As I was making this quilt back, I placed the green and white strips on my design wall and then started filling in the empty spaces with the big pieces of green and green-and-purple prints from the fat quarter bundle.

I sewed together the first vertical panel on the left to show how long the quilt back needed to be. Then I started at the center sewing pieces together to make big rectangular “chunks” of fabric. As I passed the halfway point, it was obvious that I didn’t have enough fabric.

Back in my fabric inventory, I found another fat quarter bundle, Mosaic Blooms, also from Connecting Threads. The purples in this collection were much lighter, more in the lavender family but they worked well with what I’d already constructed.

In order to make the whole top look like it went together and not like I’d run out of fabric and had to add some at the very end, I cut most of the top off that first panel on the left and added a bit of green and a good-sized piece of one of the new lavender fabrics I’d chosen. I added another of the lavender fabrics from the new collection to the top and bottom of the second vertical panel on the left. Then I added the narrow lavender strip 1/3 of the way down from the top of the center. Now although much of the lavender is on the lower right, it’s balanced by that in the upper right and I think it works.

Now I have to contact my quilter friend and see when she wants to do her magic.

What to do next? I was poking around at QuiltandSewShop.com and found a collection of six star quilt patterns in digital format. I am so tempted.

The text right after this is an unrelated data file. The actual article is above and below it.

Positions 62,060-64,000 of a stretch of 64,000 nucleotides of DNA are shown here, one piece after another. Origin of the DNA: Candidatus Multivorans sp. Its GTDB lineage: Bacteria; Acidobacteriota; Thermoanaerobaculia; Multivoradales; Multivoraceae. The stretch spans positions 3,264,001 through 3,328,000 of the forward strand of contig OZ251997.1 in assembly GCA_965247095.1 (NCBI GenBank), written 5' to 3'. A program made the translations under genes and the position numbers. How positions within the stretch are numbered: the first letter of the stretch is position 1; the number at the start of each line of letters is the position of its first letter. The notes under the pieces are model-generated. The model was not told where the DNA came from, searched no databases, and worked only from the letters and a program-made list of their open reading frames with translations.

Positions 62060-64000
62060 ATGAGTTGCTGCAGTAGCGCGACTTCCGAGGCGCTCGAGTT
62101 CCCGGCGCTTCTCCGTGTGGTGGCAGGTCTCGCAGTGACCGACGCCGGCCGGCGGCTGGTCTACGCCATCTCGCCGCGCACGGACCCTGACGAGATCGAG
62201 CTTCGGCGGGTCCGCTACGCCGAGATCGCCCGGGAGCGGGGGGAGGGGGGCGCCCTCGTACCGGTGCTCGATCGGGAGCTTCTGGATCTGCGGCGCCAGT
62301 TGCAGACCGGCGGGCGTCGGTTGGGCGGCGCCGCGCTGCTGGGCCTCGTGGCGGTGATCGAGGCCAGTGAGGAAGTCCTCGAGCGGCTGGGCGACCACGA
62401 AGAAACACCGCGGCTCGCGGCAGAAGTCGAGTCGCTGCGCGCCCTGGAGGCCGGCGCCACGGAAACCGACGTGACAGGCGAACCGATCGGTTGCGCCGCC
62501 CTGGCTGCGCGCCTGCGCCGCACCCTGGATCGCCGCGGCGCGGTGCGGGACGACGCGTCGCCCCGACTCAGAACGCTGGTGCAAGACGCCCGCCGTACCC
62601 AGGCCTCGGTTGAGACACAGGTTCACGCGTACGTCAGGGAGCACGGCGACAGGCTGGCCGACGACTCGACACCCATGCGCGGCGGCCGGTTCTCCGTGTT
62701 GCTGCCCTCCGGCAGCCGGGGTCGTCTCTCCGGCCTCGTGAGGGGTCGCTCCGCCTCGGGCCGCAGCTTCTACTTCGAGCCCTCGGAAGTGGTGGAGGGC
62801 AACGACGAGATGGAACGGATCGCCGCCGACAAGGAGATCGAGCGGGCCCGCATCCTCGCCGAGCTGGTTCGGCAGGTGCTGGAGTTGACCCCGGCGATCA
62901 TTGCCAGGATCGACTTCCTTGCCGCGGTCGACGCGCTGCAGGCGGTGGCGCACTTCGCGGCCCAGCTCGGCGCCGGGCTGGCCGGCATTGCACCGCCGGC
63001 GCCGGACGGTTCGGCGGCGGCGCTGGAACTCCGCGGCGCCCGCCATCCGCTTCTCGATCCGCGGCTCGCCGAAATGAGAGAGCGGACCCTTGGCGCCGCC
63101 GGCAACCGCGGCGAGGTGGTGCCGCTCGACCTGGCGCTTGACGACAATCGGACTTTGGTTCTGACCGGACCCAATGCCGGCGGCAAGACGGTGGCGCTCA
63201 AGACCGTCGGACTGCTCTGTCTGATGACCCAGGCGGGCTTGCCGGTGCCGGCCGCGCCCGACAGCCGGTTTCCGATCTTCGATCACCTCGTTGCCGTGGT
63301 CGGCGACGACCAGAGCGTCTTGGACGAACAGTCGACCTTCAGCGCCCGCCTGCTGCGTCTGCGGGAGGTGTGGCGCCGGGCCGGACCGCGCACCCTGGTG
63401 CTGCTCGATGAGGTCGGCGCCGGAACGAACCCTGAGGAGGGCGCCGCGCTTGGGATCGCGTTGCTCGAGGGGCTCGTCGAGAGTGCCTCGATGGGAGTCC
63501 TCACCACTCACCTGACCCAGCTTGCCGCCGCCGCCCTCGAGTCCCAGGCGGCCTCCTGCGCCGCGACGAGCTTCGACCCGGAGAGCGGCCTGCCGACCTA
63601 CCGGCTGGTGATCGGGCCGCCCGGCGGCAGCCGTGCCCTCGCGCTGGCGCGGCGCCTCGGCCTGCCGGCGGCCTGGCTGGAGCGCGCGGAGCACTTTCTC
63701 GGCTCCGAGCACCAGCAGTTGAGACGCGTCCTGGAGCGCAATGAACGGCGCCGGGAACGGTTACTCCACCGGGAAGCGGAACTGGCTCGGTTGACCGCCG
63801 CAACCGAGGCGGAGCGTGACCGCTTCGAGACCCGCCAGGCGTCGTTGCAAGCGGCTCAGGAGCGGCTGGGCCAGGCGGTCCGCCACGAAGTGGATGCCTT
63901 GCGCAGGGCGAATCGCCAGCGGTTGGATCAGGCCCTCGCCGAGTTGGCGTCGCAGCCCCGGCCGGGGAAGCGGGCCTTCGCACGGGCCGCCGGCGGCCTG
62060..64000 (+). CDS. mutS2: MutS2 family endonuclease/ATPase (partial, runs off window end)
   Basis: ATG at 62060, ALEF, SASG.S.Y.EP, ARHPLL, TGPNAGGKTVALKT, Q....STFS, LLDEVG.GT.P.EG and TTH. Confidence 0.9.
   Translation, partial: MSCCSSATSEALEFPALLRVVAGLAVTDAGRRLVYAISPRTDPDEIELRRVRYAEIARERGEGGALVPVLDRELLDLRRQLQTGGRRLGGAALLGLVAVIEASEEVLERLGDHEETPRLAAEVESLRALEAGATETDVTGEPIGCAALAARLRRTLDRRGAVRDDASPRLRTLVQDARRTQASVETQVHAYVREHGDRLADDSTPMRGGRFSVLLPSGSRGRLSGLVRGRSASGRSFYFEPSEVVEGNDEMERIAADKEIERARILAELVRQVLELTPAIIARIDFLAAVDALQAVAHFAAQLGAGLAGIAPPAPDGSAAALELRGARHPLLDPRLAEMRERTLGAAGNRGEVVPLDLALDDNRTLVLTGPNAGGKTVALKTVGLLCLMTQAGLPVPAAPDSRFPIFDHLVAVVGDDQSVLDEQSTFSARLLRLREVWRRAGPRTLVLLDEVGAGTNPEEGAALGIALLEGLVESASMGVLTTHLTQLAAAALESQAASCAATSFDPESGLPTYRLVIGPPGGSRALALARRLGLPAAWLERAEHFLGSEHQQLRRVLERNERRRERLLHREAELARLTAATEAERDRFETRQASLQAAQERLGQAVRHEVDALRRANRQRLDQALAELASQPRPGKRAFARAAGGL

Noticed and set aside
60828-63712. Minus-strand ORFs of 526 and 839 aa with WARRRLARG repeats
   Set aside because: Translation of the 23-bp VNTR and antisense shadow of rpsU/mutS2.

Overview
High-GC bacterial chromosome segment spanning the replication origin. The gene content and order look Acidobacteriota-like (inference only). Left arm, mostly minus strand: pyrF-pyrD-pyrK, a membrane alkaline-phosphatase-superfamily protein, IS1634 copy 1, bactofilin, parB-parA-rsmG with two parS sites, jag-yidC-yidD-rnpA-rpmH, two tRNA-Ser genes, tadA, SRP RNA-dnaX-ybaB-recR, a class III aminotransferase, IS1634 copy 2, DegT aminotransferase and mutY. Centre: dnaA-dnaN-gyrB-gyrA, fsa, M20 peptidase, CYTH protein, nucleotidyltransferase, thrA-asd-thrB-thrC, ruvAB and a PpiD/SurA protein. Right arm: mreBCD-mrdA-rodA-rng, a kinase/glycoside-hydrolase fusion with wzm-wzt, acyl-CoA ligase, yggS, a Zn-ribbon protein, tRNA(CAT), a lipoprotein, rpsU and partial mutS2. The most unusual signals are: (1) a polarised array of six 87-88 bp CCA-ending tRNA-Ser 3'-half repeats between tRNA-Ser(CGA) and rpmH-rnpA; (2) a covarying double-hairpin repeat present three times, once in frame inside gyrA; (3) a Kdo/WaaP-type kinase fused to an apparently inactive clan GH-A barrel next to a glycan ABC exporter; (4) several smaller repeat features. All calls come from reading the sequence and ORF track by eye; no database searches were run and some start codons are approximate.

But for now, I need to look at what I have on my desk. There are several things that need my attention. Remember for Quilters Newsletter’s giveaways, quilting news, tips, techniques and more, visit us on Facebook, Twitter, Google+, Pinterest,  Instagram, YouTube,  QNNtv.com and our website. Plus, see more Web Seminars on QuiltAndSewShop.com and classes, courses and workshops on Craft Daily.com and CraftOnlineUniversity.com.

Posted in Inspiration, Lori Baker, Staff Quilts | Tagged , | 1 Comment

Scrap Bag: 20-foot art quilt on permanent display, Be Creative! winner in news, quilting company hires refugees, and more

Just this past week the trees have erupted into bloom here in Denver, which must mean it’s time for a big spring snowstorm. As I type this, the clouds are descending from over the mountains and we are preparing for up to a foot of snow to fall before Monday. Looking on the bright side, that means we’ll have undeniable “quilting weather.” Let’s get in the mood for weekend sewing regardless of the weather with some tidbits from the quilting world!

IMG 2416 Scrap Bag: 20 foot art quilt on permanent display, Be Creative! winner in news, quilting company hires refugees, and more

In 2013 Ann Loveless won the viewers’ choice award at the annual ArtPrize competition in Grand Rapids, Michigan, for her 20-foot-long landscape art quilt Sleeping Bear Dune Lakeshore, which depicts a section of Lake Michigan she’d grown up seeing often. The award came with a $200,000 cash prize. In 2015, Ann and her photographer husband, Steven, collaborated on the creation of Northwood Awakening, a 25-foot-long combination of photograph and textile art that garnered the couple another viewers’ choice award and another $200,000. (You can read more about both pieces in an article I wrote for the March/April 2016 issue of McCall’s Quilting). Sleeping Bear Dune Lakeshore has been permanently installed at the visitor center of its namesake national lakeshore and is being unveiled this month.